I think it has actually taken me quite a while to get into the rhythm of the book, and I am now finding that the war bits don't bother me so much because I know what to expect.... I think I would actually enjoy the book much more if I re-read it, but the chances of that happening are very very low. If nothing else, now that this week's reading has pretty much confirmed that Tolstoy is a massive misogynist (I was giving him the benefit of the doubt before, but that whole bit about intelligent women made me angry), I think I would be much more annoyed by the sexism if I re-read it.
Only the epilogues to go now! Woohoo!!! I am really looking forward to reading other things. So much so that I'm going to try to get through the epilogues today, yayy!!
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Whooo! Only a 100ish pages to go!返信削除
Hahaha I think it's kind of hilarious how we were all like "now where is that other Rostrov kid?" and Tolstoy was like "oh yeah, I totally forgot that I made him up. Oh well, I'll just kill him off like I did with the others, because that's how I deal with loose ends."
I agree that there is enough alluding to a happy ending to leave it at just that, but readers like me WANT a concrete happy ending after all that we read. I want closure and finality and an epilogue to ensure that all of this was worth reading, hahaha!
It really is just how he deals with loose ends, isn't it?
sigh... I wish I was joking about Tolstoy BUT IT IS TRUE削除
I think part of me not really minding where it ends is just that I honestly don't care about many of the characters, so I don't feel that much need for everything to be wrapped up and happy, hehe.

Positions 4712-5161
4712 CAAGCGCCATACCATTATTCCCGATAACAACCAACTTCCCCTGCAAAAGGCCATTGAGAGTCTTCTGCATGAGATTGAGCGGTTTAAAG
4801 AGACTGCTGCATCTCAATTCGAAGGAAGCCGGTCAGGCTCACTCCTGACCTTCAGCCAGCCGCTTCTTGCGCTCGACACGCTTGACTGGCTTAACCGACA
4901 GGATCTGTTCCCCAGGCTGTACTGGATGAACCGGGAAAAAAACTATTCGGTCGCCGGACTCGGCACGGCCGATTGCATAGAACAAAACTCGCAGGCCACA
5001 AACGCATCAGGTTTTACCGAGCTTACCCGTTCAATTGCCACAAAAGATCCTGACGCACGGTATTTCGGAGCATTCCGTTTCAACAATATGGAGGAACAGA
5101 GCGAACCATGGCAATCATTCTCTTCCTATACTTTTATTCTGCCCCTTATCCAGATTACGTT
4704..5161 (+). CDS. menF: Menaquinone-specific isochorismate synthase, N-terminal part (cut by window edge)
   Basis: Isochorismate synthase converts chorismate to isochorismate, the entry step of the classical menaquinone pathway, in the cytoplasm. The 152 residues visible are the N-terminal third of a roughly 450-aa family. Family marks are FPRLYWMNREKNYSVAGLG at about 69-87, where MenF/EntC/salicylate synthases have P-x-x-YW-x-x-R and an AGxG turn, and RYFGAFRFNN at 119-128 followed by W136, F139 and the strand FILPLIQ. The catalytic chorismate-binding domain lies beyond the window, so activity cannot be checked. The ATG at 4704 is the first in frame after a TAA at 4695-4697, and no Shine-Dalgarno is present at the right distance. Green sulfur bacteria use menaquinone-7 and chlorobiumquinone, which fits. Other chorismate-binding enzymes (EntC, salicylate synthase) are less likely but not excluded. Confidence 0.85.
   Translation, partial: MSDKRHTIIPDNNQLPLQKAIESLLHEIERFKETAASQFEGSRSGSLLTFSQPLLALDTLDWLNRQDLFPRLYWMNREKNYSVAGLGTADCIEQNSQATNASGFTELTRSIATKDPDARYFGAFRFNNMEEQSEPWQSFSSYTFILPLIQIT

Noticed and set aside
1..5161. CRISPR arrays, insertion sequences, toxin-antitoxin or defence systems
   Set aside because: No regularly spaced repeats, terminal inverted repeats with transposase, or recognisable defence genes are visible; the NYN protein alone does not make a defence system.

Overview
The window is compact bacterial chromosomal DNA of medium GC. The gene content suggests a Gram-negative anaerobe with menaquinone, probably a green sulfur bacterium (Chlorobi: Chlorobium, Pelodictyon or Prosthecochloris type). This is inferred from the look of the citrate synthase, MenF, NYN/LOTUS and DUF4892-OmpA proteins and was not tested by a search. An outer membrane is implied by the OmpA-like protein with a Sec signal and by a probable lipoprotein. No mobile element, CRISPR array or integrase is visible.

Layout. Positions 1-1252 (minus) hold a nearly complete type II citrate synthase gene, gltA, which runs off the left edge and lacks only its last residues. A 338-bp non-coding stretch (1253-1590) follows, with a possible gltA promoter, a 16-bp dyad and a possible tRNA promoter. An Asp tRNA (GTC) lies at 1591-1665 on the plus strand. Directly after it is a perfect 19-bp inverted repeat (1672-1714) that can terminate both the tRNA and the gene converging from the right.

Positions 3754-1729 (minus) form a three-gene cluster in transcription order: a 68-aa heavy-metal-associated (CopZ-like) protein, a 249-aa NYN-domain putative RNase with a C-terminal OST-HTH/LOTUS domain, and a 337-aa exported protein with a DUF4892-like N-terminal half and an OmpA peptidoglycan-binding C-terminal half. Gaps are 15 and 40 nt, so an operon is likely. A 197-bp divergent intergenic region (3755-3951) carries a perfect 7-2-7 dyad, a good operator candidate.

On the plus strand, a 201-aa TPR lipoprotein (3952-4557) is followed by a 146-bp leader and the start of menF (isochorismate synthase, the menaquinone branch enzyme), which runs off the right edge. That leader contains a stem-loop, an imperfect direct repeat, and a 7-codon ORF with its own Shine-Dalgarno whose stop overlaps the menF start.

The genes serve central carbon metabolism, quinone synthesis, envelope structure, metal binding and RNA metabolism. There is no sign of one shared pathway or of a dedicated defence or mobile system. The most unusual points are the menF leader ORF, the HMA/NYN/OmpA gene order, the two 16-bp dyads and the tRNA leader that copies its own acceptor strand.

I found it weird that there was no mention of him for ages and then he showed up and was the centre of the narrative for a few chapters and then just died.返信削除
Yup. But that's just how we roll. As soon as he showed up and was all hyper, I just KNEW he was going to die. I knew it. Although, I admit I didn't predict it as far back as you did :p
I think Marya might be the ONLY character I care about. Maybe Sonya a little because I feel bad for her, but that's about it.
Ah, but the question is - are you a clever woman or a real woman!? As OBVIOUSLY they cannot be the same thing.
Woohoo I win! :D Hehe.削除
Yeah, I care about Marya too, and Pierre a bit (although I prefer him when he's being ridiculous, not when he's being all... I've seen the light and am going to be more sensible. Start being a weirdo again, Pierre!
Oh Tolstoy. I saw your tweet about that before I got to that point in my book, and was wondering if it was a translation thing, but it was just misogyny. Sigh! Thinking about it, I'm pretty sure that subconsciously the fear of encountering lots of misogyny is what puts me off reading more classics.